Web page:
Wednesday, February 14, 2007

Giant Literary List 1

AC recently linked to a giant literary list of questions, some of which are interesting. Like AC, I'm going to take the Giant List of Questions bit by bit.

Worst Books Ever, or Five Hours of My Life I'll Never Get Back

About three years ago, I identified the worst book I had ever read. It was a Harlequin romance from the early 1980s, featuring a white chick raised in the Indonesian Islands somewhere whose daddy complex transfered itself perfectly onto the only other white man available. Happily, he was rich.

Books I Have Lied About Reading

I lied about having read Wordsworth's Prelude. After my 16-hour delirious days reading the poem and correcting the papers, my supervising professor got a good laugh out of the idea that I wasn't intimately familiar with the poem.

Books I Have Lied About Liking

Finnegan's Wake. Educated French people can be really annoying about Joyce.

Book-to-Movie Adaptations Where, Frankly, the Movie Was Better

Maybe the Neverending Tale?

Books I Used to Love, of Which I Am Now Ashamed

Anything by Peres-Reverte. In 6th grade I thought Anne McCaffrey was awesome.

Best Book Titles of All Time

I'll go with Joy in the Morning, by Wodehouse, because that's a phrase now associated with a plot which always makes me happy.

Books That I Expected to Be Dirtier

Everything by Lawrence

My Real Guilty-Pleasure Reads, and Not the Decoys I Talk About Openly

a) my continuing quest to find single-volume fantasy, leading me into weird paths,
b) my continual amusement with workaday Regency Romances.

Books You Must Read Before You Die, but Would Rather Die Than Read

I swear, I am going to be mature enough to read through Faulkner one of these days.

Books I Refused to Read for a Long Time Because too Many (or the Wrong) People Recommended Them

This is so typical of me--to refuse to read a recommended book--and it's also telling that I can't come up with an instance. Ok. My sister kept recommending A Turn of the Screw for almost a decade before I was willing to read it. I still haven't read The Shipping News, despite all the personal recommendations.

Books I Read Only After Seeing the Movie

Pride and Prejudice. I was pretty young when I saw the Greer Garson version: maybe 10.

Books I Most Often Try to Persuade Other People to Read

I'm drawing a blank here. Empirically, the answer might be Wordsworth, Baudelaire, or Shelley.

Authors I Wish Had Written More Books Already

Well, among the living authors, I wish George R. R. Martin would finish up his epic already. Among the dead authors, I wish for just one or two more from Austen and Eliot, a whole second career for Brocken Brown, and a hundred years more life for Flaubert.

Overused Plot Points That Drive Me Nuts

I am tired of two-page prologues that pretend to set the scene for the rest of the novel. These tableaux and flashbacks have simply become another tiresome paranthetical. I have also begun to loathe novels that intersplice page-long POVs of the psycho-killer.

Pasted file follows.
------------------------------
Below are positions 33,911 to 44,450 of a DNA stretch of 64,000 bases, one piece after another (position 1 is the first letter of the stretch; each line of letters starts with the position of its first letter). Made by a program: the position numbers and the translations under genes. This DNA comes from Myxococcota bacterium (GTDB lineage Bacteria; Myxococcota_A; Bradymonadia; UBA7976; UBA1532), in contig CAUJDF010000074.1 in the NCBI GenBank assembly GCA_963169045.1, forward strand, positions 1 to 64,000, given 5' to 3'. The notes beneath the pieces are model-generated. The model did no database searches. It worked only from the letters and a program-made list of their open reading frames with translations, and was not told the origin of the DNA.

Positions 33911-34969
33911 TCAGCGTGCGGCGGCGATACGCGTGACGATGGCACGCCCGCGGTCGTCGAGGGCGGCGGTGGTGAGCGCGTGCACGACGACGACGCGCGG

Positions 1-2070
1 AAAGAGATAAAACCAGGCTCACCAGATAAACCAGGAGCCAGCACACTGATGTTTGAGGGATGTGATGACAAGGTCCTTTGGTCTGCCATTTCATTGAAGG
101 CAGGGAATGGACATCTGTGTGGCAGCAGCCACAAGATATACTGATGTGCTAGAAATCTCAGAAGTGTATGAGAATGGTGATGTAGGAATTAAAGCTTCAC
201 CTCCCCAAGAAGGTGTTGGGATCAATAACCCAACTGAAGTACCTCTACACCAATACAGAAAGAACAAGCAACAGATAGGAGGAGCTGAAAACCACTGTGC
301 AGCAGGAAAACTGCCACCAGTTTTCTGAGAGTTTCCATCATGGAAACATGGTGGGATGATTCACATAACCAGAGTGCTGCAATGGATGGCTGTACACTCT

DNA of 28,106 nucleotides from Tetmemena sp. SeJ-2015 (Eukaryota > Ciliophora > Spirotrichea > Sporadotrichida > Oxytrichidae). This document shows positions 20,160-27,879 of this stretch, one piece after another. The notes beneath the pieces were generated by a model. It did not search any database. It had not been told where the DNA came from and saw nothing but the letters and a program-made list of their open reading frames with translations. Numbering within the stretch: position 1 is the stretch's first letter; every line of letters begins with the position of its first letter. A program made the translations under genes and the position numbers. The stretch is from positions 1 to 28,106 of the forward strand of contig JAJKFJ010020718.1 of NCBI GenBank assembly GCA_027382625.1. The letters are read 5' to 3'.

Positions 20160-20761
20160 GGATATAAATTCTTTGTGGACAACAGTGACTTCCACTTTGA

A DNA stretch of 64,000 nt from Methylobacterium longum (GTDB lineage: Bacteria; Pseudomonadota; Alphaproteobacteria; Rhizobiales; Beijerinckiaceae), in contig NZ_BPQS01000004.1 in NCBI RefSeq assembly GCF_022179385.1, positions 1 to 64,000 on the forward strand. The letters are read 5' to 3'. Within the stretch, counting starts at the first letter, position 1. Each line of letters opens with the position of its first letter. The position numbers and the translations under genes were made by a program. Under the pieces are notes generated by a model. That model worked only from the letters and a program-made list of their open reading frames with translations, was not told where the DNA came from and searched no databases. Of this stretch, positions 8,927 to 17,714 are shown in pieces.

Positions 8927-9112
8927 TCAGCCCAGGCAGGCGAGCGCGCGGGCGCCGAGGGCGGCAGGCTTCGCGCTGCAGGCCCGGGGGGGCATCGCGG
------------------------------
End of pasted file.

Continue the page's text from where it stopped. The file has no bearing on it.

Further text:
Anonymous I don't pay:

to refuse to read a recommended book

Me too, and an annoying personal tic. That's why I refer, or quote, or even praise a book, but never say "You should read..." Just in case others have this too.

2/14/2007 11:07:00 AM  
Anonymous John Thullen:

That's a heck of a giant list.

After perusing Doppelganger's site, I felt like I had just met someone who I could listen to all day. She goes to the favorites list. Thanks for the link.

I'm thinking hanging out at political sites is becoming wearisome, like an addiction that starts out as godawful fun and becomes ashes in the mouth.

Books and recipes and the smaller (but more important) personal stuff seem much more interesting lately. More sacramental, like the Japanese tea ceremony.

Maybe this entry to the list would work:

Books you've always wanted to read, but know you never will unless you come across them accidentally and out of context.

I mean this in the way Walker Percy talks about visiting the Grand Canyon. There is a difference in seeing and experiencing between planning a trip to the edge of the Canyon by all of the normal approaches and being lost in the desert southwest and coming upon the Canyon by accident.

He talks, too, about the soldier who awakes wounded on the battlefield and notices his own hand for the first time in his life.

Books, like the Canyon and my hand, become so barnacled over with, what?, that a person either wants to watch Saturday morning cartoons or become a terrorist, or something.

2/14/2007 02:45:00 PM  
Blogger Jackmormon:

Oh, I know that feeling very well. The books become part of the furniture, and they look so nice in their neat rows, it would be a shame to move them. There are a number of books I own that I've only read after stumbling across them in a library.

And this: I'm thinking hanging out at political sites is becoming wearisome, like an addiction that starts out as godawful fun and becomes ashes in the mouth. Yes.

2/14/2007 03:00:00 PM  

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